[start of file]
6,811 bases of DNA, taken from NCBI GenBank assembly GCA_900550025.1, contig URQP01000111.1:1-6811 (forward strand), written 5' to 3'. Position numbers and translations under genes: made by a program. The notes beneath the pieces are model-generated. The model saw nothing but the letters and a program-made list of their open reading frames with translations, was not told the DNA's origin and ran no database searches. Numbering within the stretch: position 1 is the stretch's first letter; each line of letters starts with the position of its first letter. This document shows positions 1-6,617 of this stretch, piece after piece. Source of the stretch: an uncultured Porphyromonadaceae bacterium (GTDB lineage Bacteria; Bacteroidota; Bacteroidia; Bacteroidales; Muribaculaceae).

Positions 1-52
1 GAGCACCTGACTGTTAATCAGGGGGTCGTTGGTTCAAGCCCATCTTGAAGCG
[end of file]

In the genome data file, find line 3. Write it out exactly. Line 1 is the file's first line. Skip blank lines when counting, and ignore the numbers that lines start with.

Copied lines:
1 GAGCACCTGACTGTTAATCAGGGGGTCGTTGGTTCAAGCCCATCTTGAAGCG